US 3136347 A
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June 9, 1964 w. A. LINQUIST 3,136,347
DRILL BIT SHANK Filed Oct 15, 1962 2 Sheets-Sheet 1 Magus (A J.) LYLqu i c June 9, 1964 w, LINQUIST 3,136,347
DRILL BIT SHANK Filed Oct. 15, 1962 2 Sheets-Sheet 2 W krq gn (A. LL YLO QL L United States Patent Ofiice,
3,136,347 Patented June 9, 1964 3,136,347 DRILL BIT SHANK Wayne A. Linquist, Rockford, Ill., assignor to Greenlee Bros. & Co., Rockford, 111., a corporation of Illinois Fiied Oct. 15, 1962, Ser. No. 230,463 3 Claims. (Cl. 145-117) This invention relates to drill bit shanks adapted to be received in and drivingly gripped by drill chucks, and relates more particularly to combination shanks which fit chucks having different numbers of jaws.
The primary object of the invention is to provide a shank of the above character which fits all drill chucks now in commercial use and which, as compared to prior combination shanks, seats more rigidly in the more commonly used two-jaw chucks.
Another object is to provide a shank of the above character which is self-chucking in a two-jaw chuck, that is, which automatically assumes the proper seating relation with the jaws as the latter are clamped against the shank.
Other objects and advantages of the invention will become apparent from the following detailed description taken in connection with the accompanying drawings, in which FIGURE 1 is a side elevational view of a drill bit embodying the novel features of the present invention.
FIG. 2 is an enlarged fragmentary perspective view of the shank of the bit shown in FIG. 1.
FIG. 3 is a plan view of the bit shank.
FIG. 4 is a fragmentary sectional view taken in a diammetrical plane and showing the bit gripped in a two-jaw chuck. I
FIG. 5 is an enlarged fragmentary sectional view taken along the line 55 of FIG. 4.
FIG. 6 is an enlarged fragmentary sectional View taken along the line 6-6 of FIG. 4.
FIG. 7 is a fragmentary side elevational View showing the bit gripped in a three-jaw chuck.
FIG. 8 is an enlarged fragmentary sectional view taken along the line 88 of FIG. 7.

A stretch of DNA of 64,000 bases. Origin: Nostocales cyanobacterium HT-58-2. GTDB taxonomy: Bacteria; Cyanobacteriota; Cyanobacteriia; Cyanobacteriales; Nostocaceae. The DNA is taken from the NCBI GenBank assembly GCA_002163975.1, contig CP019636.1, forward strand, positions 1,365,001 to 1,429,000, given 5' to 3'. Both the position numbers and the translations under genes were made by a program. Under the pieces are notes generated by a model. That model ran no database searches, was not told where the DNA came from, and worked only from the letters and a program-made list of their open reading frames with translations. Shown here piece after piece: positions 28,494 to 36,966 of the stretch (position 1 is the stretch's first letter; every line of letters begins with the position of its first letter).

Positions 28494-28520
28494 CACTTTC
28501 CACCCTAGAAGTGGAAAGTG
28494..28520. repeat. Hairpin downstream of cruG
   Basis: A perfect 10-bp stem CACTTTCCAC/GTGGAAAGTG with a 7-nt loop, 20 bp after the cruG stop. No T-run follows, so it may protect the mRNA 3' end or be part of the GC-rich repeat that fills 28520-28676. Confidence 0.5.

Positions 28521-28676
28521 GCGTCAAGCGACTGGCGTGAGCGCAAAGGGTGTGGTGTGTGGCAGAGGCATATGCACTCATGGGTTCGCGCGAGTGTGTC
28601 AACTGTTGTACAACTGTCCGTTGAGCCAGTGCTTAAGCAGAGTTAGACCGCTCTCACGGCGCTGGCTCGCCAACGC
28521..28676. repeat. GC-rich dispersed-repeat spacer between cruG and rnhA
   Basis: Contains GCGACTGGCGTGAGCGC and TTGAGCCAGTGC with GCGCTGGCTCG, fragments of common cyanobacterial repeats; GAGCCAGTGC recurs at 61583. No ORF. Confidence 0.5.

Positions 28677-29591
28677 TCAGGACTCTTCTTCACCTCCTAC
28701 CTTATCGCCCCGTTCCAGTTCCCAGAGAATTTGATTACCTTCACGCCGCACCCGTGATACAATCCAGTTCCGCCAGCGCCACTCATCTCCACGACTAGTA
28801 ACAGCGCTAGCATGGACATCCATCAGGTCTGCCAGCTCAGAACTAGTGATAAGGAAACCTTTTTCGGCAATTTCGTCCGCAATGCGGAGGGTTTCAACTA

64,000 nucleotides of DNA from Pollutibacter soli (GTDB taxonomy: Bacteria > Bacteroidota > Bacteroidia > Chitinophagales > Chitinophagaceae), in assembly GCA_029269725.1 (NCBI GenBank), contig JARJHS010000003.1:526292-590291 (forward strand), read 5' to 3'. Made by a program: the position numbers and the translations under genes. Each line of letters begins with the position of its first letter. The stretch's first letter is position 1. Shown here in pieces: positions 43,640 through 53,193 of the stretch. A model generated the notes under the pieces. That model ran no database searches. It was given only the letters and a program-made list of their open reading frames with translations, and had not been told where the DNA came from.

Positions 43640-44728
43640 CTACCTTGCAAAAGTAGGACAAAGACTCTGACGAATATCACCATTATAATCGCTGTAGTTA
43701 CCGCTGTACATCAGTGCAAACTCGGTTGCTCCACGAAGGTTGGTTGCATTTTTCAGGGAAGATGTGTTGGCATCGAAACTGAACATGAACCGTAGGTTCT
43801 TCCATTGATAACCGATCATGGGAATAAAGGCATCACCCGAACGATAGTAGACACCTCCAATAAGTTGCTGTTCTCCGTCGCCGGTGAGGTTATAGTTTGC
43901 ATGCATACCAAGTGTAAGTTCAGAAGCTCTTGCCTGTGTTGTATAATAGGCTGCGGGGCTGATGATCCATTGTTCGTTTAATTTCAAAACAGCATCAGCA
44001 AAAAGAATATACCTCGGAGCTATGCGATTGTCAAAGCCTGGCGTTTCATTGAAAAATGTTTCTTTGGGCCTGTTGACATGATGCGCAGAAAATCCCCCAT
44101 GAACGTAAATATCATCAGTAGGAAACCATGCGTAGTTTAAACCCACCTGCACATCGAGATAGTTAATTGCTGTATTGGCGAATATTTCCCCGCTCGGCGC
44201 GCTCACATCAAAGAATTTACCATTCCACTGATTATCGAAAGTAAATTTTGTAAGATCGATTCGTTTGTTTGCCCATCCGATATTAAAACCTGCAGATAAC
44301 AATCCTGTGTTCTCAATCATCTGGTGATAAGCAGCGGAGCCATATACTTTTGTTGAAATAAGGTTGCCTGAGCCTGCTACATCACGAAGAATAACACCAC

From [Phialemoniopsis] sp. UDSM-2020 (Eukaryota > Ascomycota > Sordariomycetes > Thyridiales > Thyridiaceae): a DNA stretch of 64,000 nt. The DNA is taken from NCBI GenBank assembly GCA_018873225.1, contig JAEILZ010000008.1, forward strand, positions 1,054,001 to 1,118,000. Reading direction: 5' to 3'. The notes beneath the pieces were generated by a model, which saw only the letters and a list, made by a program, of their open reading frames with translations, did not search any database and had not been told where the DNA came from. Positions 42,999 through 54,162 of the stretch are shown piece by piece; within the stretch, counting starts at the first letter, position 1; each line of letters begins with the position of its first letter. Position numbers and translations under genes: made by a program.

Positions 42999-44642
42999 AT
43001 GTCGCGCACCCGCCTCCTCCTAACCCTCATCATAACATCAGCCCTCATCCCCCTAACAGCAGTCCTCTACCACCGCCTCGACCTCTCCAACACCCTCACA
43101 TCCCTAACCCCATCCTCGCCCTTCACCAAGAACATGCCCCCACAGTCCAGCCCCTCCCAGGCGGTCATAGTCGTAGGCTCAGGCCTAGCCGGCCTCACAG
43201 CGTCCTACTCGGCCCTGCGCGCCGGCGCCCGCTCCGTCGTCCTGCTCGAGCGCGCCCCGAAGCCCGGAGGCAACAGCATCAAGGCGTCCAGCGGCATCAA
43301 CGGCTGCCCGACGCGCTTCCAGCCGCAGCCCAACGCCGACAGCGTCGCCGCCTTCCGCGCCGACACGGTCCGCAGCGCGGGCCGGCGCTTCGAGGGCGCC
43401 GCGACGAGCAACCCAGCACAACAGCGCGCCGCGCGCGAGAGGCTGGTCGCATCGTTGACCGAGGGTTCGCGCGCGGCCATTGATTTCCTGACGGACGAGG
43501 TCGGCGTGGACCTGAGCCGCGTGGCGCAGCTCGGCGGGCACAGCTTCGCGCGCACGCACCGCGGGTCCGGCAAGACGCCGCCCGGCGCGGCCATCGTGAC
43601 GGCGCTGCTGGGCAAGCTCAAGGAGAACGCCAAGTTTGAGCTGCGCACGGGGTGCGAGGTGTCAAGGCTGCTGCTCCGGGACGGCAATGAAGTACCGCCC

FIG. 9 is a fragmentary side elevational view showing the bit gripped in a four-jaw chuck.
FIG. 10 is an enlarged fragmentary sectional view taken along the line 1010 of FIG. 9.
As shown in the drawings for purposes of illusration, the invention is embodied in an auger-type drill bit 10 for boring holes in wood or the like. The lower end portion (see FIG. 1) of the bit is formed with a screw tip 11, cutting edges 12, and a spiral 13 for cleaning the bored hole and elevating the chips therein. Above the spiral is a shank 14 terminating in a head or tang adapted to be received in and drivingly gripped by a drill chuck.
The chucks now in commercial use employ either two, three, or four jaws which are angularly spaced around the head, the number of jaws varying with the purpose and preference of the user. The jaws are disposed in a sleeve or nosepiece 17 threaded onto the lower end of the driving member 18 and are cammed laterally into gripping engagement with the shank through the coaction of conical surfaces 19 and 20 on the lower ends of the jaws and in the sleeve.
To adapt the bit 10 for use with a chuck 21 having three jaws 22 as shown in FIGS. 7 and 8, the upper end portion 23 of the shank is of regular hexagonal crosssection coaxial with the rest of the shank and therefore is adapted to be gripped securely between the three jaws 22 with the latter clamped against three nonadjacent flat faces of the hexagon. In order that the bit also may be used in chucks having two and four jaws, a second portion 24 spaced below the hexagonal portion 23 is of somewhat enlarged, square cross-section, the opposed faces preferably being parallel. In two-jaw chucks 25 (FIGS. 4, 5 and 6) two opposed corners of the square portion 24 are gripped in upwardly tapering grooves 27 of right angle cross-section formed in the inner sides of the jaws 28 and opening toward each other. A shoulder on the lower end of each jaw projects inwardly under the square and prevents the bit from pulling axially out of the chuck.
In four-jaw chucks 29 (FIGS. 9 and 10), the driving member 18' is formed with a downwardly opening seat 30 of square cross-section which usually tapers upwardly to receive the square portion 24 with a tight fit. The jaws 31 of thse chucks clamp against the round portion of the shank with the hexagonal portion 23 merely'projecting upwardly through the seat.
The present invention contemplates the provision of a novel combination shank which fits in all three types of chucks as described above and which, as compared to prior shanks of this type, seats more rigidly in the more commonly used two-jaw chucks. To this end, the hexagonal portion 23 is formed with two faces 32 (see FIGS. 3, 5 and 6) which are parallel to two opposed faces of the square portion 24. With this arrangement, the hexagonal portion also seats in and is drivingly gripped by the grooves 27 thereby to reinforce and complement the gripping and driving action of the jaws 28 on the square portion.